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A Broad Coalition Urges Progress on Achievable Trade Deal

The expansion of the Information Technology Agreement (ITA) is both an ambitious and achievable trade deal that can be completed this year.  But it’s going to require a lot more sweat equity from the private sector, as well as the Obama Administration.  That’s the message ITI and 19 other major economic and business organizations today sent in a letter to President Obama.  In that letter, the heads of those organizations said:


"We are sending this letter now because momentum is building in Geneva to complete the expansion effort by the end of July.  Significant progress has been achieved since talks commenced last May, with negotiators meeting nearly every month to develop and refine the list of products for expansion.  Strong, sustained, high-level U.S. political leadership, however, will be necessary to get the work across the finish line and achieve a significant trade win for the United States and the global economy this year."

The ITA would give a significant boost to the U.S. economy and economies around the world.  For the United States, the Information Technology & Innovation Foundation (ITIF) has reported:


[A]n expanded ITA could remove tariffs on at least an additional $800 billion in ICT trade globally, a 20 percent increase over the $4 trillion now covered annually.  Moreover, ITIF estimates that ITA expansion would increase U.S. exports of ICT products by $2.8 billion, boost revenues of U.S. ICT firms by $10 billion, and support creation of approximately 60,000 new U.S. jobs throughout the economy.


These new benefits would build on a 16-year record of success. The ITA has eliminated tariffs on a broad swath of technology products, leading to increased trade, the creation of new manufacturing, and major job expansion.  From 1996 to 2008, total two-way global trade in information and communications technology (ICT) products increased more than 10 percent annually, from $1.2 trillion to $4.0 trillion.

Our letter makes clear the opportunity is within our grasp to conclude these talks this year and secure a major win for the U.S. economy.  We stand ready to help the President achieve this goal.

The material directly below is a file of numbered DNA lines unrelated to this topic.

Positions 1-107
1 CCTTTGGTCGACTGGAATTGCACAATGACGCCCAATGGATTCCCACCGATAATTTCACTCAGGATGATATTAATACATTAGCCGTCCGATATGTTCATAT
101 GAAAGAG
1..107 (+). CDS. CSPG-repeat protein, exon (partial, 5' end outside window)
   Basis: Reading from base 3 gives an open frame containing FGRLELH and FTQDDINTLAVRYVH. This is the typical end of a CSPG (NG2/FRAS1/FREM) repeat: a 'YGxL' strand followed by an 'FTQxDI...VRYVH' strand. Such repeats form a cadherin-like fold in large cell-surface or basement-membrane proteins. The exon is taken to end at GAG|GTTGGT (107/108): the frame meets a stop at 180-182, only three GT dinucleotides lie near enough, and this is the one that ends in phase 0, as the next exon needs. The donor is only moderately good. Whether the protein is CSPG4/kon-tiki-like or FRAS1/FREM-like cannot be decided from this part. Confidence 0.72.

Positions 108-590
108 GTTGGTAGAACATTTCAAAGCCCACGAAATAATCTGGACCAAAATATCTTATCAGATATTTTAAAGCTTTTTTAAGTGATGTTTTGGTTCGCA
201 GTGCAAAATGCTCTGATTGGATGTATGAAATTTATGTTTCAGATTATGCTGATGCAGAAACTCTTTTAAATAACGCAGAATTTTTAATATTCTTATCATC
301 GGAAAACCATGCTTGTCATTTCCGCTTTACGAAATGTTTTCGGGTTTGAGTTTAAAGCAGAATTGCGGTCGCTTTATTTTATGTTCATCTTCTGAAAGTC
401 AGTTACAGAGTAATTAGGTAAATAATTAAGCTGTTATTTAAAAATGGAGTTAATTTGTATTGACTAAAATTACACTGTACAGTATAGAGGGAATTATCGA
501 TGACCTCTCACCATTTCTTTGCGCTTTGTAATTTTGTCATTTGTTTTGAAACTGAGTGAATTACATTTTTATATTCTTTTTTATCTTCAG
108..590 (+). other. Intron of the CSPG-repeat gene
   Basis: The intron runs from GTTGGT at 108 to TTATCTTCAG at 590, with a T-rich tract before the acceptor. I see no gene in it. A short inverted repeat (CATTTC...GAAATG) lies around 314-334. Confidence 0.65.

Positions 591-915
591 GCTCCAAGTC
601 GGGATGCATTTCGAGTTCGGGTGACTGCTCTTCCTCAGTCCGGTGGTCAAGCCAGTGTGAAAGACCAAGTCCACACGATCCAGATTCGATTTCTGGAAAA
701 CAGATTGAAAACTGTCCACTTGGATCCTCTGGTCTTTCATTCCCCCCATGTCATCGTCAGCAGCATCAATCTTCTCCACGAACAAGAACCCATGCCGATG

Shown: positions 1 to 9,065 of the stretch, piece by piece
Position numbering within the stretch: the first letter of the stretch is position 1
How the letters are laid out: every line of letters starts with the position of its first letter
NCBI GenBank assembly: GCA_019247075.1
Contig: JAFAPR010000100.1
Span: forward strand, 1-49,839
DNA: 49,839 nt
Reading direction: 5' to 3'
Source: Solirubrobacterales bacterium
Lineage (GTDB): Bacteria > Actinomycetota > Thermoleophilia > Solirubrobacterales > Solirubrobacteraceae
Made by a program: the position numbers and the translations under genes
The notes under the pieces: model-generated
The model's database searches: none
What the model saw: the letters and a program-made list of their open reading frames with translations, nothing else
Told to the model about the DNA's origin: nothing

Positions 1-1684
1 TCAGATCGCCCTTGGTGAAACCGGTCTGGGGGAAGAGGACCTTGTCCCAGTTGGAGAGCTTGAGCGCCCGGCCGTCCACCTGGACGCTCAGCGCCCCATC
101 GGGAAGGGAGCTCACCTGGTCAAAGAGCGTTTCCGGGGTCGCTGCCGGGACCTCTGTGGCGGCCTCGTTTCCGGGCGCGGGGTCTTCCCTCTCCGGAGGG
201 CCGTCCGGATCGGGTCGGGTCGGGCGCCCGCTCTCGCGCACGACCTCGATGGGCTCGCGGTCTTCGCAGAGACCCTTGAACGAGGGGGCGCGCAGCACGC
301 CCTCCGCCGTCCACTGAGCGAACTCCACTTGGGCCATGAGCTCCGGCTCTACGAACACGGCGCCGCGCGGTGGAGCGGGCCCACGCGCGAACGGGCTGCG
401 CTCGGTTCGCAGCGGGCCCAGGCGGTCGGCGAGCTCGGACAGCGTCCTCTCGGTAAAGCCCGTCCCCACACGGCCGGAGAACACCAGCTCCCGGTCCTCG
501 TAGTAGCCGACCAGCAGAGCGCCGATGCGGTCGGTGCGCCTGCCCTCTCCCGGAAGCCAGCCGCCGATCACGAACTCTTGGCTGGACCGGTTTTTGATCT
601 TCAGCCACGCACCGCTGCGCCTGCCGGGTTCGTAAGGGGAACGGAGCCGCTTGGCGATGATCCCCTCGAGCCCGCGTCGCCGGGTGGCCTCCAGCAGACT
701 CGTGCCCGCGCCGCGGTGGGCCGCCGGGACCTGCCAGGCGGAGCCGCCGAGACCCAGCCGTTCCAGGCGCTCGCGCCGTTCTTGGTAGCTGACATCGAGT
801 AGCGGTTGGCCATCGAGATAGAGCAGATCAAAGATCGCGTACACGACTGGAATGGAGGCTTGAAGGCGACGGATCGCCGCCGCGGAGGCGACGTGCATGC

The economic and business leaders who signed today’s letter today are: 

  • Cal Cohen, President, Emergency Committee for American Trade
  • Christopher J. Dodd, Chairman and CEO, Motion Picture Association of America
  • Thomas J. Donohue, President and CEO, U.S. Chamber of Commerce
  • Evan R. Gaddis, President and CEO, National Electrical Manufacturers Association
  • Michael D. Gallagher, President and CEO, Entertainment Software Association  
  • Dean Garfield, President and CEO, Information Technology Industry Council
  • Robert W. Holleyman II, President & CEO, BSA | The Software Alliance
  • Sandy Kennedy, President, Retail Industry Leaders Association   
  • Bruce Mehlman, Executive Director, Tech CEO Council
  • Dennis McGuirk, President and CEO, SEMI          
  • Shawn Osborne, President and CEO, TechAmerica          
  • Rey Ramsey, President and CEO, TechNet
  • William A. Reinsch, President, National Foreign Trade Council    
  • Peter M. Robinson, President and CEO, United States Council for International Business              
  • Grant Seiffert, President, Telecommunications Industry Association
  • Gary Shapiro, President and CEO, Consumer Electronics Association       
  • Jay Timmons, President and CEO, National Association of Manufacturers             
  • Todd Thibodeaux, President and CEO, CompTIA
  • Brian C. Toohey, President & CEO, Semiconductor Industry Association 
  • Ken Wasch, President, Software & Information Industry Association      

Read more about the tech sector’s work to expand the ITA’s job-creating role:


Public Policy Tags: Trade & Investment
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